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fennel-msg – 3/21/08


Medieval use of fennel. Cooking with it. Recipes.


NOTE: See also the files: vegetables-msg, comfits-msg, root-veg-msg, Enseignements-art, fd-Spain-msg, sausages-msg, salads-msg.





This file is a collection of various messages having a common theme that I have collected from my reading of the various computer networks. Some messages date back to 1989, some may be as recent as yesterday.


This file is part of a collection of files called Stefan's Florilegium. These files are available on the Internet at: http://www.florilegium.org


I have done a limited amount of editing. Messages having to do with separate topics were sometimes split into different files and sometimes extraneous information was removed. For instance, the message IDs were removed to save space and remove clutter.


The comments made in these messages are not necessarily my viewpoints. I make no claims as to the accuracy of the information given by the individual authors.


Please respect the time and efforts of those who have written these messages. The copyright status of these messages is unclear at this time. If information is published from these messages, please give credit to the originator(s).


Thank you,

    Mark S. Harris                  AKA:  THLord Stefan li Rous

                                          Stefan at florilegium.org



Date: Tue, 05 May 1998 16:59:00 +1000

From: Robyn Probert <robyn.probert at lawpoint.com.au>

Subject: Re: SC - re:period recipes


TOMC = The Original Mediterranean Cuisine

TFCC = Two Fifteenth Century Cookery Books



Fried Asparagus TOMC

Aspargus with Shallots TOMC



Fennel and Leek TOMC

Broccili with Fennel TOMC





Date: Tue, 05 May 1998 00:49:47 GMT

From: korny at zikzak.net (Kornelis Sietsma)

Subject: Re: SC - Broccoli & Fennel


On Mon, 4 May 1998 04:20:17 EDT, Kallyr wrote:

>Oh. Please share this recipe.  It sounds perfect & simple.  Just the original

>is fine.


Ok - this is from the text reprinted in "The Original Mediterranean

Cuisine", so the copyright for the translation may belong to the author of

that book...


The author also made the assumption that "tips of fresh cabbage", in a

recipe entitled "Green Cabbage" probably meant something akin to



Green Cabbage with meat  (Cauli Verdi con Carne)

- - Libro Della Cocina

- ----------------

Take the tips of fresh cabbage, and throw them into the boiling pot with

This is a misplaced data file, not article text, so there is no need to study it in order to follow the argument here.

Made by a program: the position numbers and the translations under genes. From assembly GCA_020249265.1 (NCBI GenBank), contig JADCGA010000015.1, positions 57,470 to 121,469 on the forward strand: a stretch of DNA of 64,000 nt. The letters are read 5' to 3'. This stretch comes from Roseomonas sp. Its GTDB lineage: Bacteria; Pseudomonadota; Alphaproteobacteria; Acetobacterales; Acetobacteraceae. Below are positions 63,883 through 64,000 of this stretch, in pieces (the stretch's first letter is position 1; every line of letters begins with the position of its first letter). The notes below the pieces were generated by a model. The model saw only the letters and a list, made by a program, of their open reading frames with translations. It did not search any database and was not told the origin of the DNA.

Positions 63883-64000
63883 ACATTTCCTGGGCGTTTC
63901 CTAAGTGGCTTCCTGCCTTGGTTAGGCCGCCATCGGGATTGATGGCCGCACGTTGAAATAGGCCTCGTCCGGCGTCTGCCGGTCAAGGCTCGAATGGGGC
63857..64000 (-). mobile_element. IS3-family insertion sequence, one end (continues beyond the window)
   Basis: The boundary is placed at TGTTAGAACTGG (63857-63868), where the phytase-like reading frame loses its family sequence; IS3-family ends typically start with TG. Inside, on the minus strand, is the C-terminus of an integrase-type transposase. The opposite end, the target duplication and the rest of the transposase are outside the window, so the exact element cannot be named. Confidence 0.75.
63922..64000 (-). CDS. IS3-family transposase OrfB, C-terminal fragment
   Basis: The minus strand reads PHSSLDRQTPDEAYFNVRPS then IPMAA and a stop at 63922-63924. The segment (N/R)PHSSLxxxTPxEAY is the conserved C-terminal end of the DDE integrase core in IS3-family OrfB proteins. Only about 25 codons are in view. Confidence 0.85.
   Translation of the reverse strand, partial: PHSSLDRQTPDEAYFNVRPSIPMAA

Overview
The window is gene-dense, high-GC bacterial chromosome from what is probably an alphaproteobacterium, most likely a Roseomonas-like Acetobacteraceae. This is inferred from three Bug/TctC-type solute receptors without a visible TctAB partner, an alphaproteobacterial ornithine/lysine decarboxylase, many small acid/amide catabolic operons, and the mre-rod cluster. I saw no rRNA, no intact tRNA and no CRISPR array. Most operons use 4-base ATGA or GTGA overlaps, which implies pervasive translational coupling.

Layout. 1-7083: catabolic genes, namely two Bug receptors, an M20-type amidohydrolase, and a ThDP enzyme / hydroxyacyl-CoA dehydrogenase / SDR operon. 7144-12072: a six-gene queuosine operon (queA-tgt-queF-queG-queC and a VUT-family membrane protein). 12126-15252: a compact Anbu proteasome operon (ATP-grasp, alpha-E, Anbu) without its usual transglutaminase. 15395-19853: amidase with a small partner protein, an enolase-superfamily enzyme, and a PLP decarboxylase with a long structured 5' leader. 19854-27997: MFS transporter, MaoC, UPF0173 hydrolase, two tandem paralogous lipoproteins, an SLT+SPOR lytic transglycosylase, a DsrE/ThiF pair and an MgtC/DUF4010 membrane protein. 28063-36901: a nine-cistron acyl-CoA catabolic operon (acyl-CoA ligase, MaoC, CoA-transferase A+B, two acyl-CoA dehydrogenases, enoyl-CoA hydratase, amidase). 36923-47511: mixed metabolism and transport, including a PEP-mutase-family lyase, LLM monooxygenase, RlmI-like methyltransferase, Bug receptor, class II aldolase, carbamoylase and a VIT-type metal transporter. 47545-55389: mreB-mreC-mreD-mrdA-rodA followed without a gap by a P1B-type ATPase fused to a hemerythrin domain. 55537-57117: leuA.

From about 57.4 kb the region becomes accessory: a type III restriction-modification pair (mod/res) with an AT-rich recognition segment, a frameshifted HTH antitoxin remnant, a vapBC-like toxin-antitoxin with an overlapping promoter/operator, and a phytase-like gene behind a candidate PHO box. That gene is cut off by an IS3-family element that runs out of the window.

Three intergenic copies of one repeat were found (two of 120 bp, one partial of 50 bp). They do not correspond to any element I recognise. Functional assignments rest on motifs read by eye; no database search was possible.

the meat, and boil them;  then take them out and put in cold water.  Then

take another lot of stock in another pot, and add the white part of fennel;

and when it is time to eat, add the said cabbage to the previous pot, and

bring it to the boil, and then add chicken stock, or oil.

- ----------------


I boiled 2 heads of fennel with about 500g of broccoli per table, in a huge

pot of stock.  I boiled them for abour 5 minutes, removed them, washed them

under cold water, and then put them back into the same stock for another 5

minutes.  I assumed that the change of stock was superfluous with modern

washed vegetables :)


The second batch of broccoli and fennel I cooked didn't get parboiled first

- - it just took too much time - but they still tasted fine.


- -Korny

- --

Kornelis Sietsma   http://zikzak.net/~korny  icq: 2039172

  e-mail: korny at zikzak.net  or  korny at a2.com.au



Date: Thu, 14 May 1998 19:13:38 +1000

From: Robyn Probert <robyn.probert at lawpoint.com.au>

Subject: SC - RE: Recipes as promised (long)


TOMC = The Original Mediterranean Cuisine


<snip of asparagus recipes>


Fennel and Leek TOMC

"Take the white part of the fennel, finely chopped, and fry with a little

white of leek, finely chopped, with oil or salted pork, and add little

water, saffron and salt, and bring to boil, and add beaten egg if desired."


'Salted pork' is pancetta.


Broccoli with Fennel TOMC

"Take the tips of green cabbage, and throw them into the boiling pot with

the meat and boil them; tghen take them out and put in cold water. Then take

abnother lot of stock in another pot and addthe white part of fennel; and

when it is time to eat, add the said cabbage to the previous pot, and bring

it to the boil and then add chicken stock, or oil."


Note the blanch-then-cold-water technique! This one could be easily adapted

fopr vegetarians by using vegetable stock (as per previous discussion). As

an aside, you can add body and "mouth feel" to a veggie stock by using the

cooking water from a pot of beans as a starter/additive. Also adds

nutritional value (the protiens are what make the stock thicken).





Date: Thu, 20 Jul 2000 13:23:12 EDT

From: ChannonM at aol.com

Subject: SC - Re: A fennel question


Some of you may recall that I'm working on a feast from Platina. One of the

vegetables I am going to use is fennel root, basted with olive oil,salt and

peppered and roasted (hopefully over a fire).


I've looked at pictures of fennel and anise. It appears that they are fairly

different (at least in some period references) even though they have a

similar taste (licoricey). I quickly checked out references in Root's "Food".